Beneficial effects of nitrate consumption on vascular related function were first identified by Larsen et al.( Reference Larsen, Ekblom and Sahlin 104 ), who showed that supplementation of healthy human subjects for 3 d with sodium nitrate reduced BP. Since then, a number of studies have shown that dietary nitrate-rich vegetable sources such as beetroot juice, spinach, rocket and breads also lower BP and vascular function in healthy subjects( Reference Webb, Patel and Loukogeorgakis 88 , Reference Hobbs, Goulding and Nguyen 105 – Reference Jonvik, Nyakayiru and Pinckaers 107 ).
A hallmark of endothelial dysfunction is the reduced bioavailability of NO, either through reduced eNOS activity or expression, or via increased NO consumption by free radicals and reactive oxygen species( Reference Vanhoutte 108 ) as discussed earlier. It has been shown that consumption of 500 ml beetroot juice containing 23 mm nitrate reversed the deleterious effects of a mild ischaemia-reperfusion injury to the forearms of healthy subjects and preserved the FMD response, whereas the response was reduced by 60 % in the control subjects( Reference Webb, Patel and Loukogeorgakis 88 , Reference Kapil, Haydar and Pearl 93 ). Hobbs et al.( Reference Hobbs, Goulding and Nguyen 105 ) found that consumption of bread enriched with beetroot increased endothelium-independent blood flow in healthy subjects measured by laser Doppler imaging with iontophoresis. In healthy overweight and slightly obese subjects consumption of 140 ml beetroot juice (500 mg nitrate) or control alongside a mixed meal (57 g fat) attenuated postprandial impairment of FMD( Reference Joris and Mensink 109 ). More recently, daily consumption of dietary nitrate in the form of beetroot juice over a 6-week period resulted in a 1·1 % increase in the FMD response compared with a 0·3 % worsening in the control group( Reference Velmurugan, Gan and Rathod 110 ). However, not all studies have found a beneficial effect of dietary nitrate on endothelial function, with no effects of 250 ml beetroot juice (7·5 mm nitrate) on FMD response in patients with type 2 diabetes( Reference Gilchrist, Winyard and Aizawa 111 ). Furthermore, supplemental potassium nitrate consumption (8 mm nitrate) did not affect FMD response in healthy subjects, although a significant reduction (0·3 m/s) in pulse wave velocity and systolic BP (4 mmHg) at 3 h compared with the potassium chloride control was reported. This suggests that although inorganic nitrate did not alter endothelial function, it did appear to increase blood flow in combination with reductions in BP.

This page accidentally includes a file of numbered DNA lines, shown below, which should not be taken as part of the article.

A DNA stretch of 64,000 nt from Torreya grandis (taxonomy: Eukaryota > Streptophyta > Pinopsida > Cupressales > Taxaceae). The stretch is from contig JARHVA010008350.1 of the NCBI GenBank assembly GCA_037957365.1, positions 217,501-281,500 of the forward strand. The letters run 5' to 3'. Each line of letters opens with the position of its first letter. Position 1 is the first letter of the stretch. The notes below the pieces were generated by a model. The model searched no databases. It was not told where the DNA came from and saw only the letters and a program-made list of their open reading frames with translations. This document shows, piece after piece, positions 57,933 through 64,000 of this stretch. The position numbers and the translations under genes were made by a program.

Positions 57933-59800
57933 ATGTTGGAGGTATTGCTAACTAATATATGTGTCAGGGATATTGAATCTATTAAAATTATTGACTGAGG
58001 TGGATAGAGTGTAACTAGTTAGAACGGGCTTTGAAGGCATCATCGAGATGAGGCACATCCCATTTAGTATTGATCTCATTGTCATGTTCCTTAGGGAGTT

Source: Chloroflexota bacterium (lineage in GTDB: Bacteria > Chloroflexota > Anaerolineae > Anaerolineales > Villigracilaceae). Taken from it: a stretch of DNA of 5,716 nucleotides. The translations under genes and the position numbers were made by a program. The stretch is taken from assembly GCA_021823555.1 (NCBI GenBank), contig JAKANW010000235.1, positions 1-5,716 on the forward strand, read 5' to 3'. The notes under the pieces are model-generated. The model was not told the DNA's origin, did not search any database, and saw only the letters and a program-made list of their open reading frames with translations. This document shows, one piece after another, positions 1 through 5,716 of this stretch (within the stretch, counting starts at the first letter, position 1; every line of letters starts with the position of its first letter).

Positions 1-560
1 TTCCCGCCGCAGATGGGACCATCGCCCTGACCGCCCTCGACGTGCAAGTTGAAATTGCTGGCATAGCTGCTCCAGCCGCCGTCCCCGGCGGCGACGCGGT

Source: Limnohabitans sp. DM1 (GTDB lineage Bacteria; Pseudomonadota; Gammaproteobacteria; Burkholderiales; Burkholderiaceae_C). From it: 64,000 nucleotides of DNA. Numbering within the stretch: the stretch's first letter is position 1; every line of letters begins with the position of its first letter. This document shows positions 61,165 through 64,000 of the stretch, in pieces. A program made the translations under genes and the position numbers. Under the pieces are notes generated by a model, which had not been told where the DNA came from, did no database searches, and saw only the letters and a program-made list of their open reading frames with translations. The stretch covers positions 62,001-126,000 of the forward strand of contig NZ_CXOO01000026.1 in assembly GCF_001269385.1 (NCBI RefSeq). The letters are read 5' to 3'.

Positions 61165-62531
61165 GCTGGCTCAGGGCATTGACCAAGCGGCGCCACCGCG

Organic and inorganic nitrate/nitrites are both effective in vascular health, yet it has been proposed that inorganic dietary nitrate may be a more appropriate choice for vascular modulation than organic nitrate supplements( Reference Omar, Artime and Webb 112 ). The enterosalivary circulation is key for the effects of inorganic nitrate and prevents a sudden effect, or toxic circulating concentrations of nitrite, in addition to prolonging the vascular effects. In contrast, supplemental organic nitrate, which does not require the enterosalivary circulation for absorption, has rapid pharmacodynamic responses, causing potent acute effects, immediate vasodilation and in chronic use considerably limited by the development of tolerance and endothelial dysfunction. The more subtle and controlled effects of inorganic nitrate may compensate for diminished endothelial function, and also has no reported tolerance. Therefore, with the increasing recognition of the limitations of organic nitrate supplementation, and continuing discovery of beneficial effects of inorganic nitrate/nitrite, dietary inorganic forms may prove to be the optimum strategy for vascular health( Reference Omar, Artime and Webb 112 ).
Endothelial nitric oxide synthase Glu298Asp polymorphism and nitrate interactions
Variation in response to nitrates could be due to genetic polymorphisms. Healthy men retrospectively genotyped for the Glu298Asp polymorphism (7 GG and 7 T carriers), showed a differential postprandial BP response after consumption of beetroot-enriched bread compared with the control bread. A significantly lower diastolic BP in the T carriers was observed with a concomitant tendency for higher plasma NOx concentration. Despite the small study size these data suggests that carriers of the T allele, which limits endogenous NO production from endothelial eNOS( Reference Liu, Wang and Liu 113 ), were more responsive to dietary nitrate. Crosstalk between NOS-dependent pathway and the nitrate–nitrite–NO pathway in control of vascular NO homeostasis could be a possible explanation for these observations( Reference Carlstrom, Liu and Yang 114 ), although future suitably powered studies are needed to confirm these findings. This nutrient–gene interaction is in contrast to that demonstrated for the same eNOS polymorphism and dietary flavonoids (described earlier), and confirms the differential proposed mechanisms by which flavonoids and nitrates impact on NO availability and vascular function.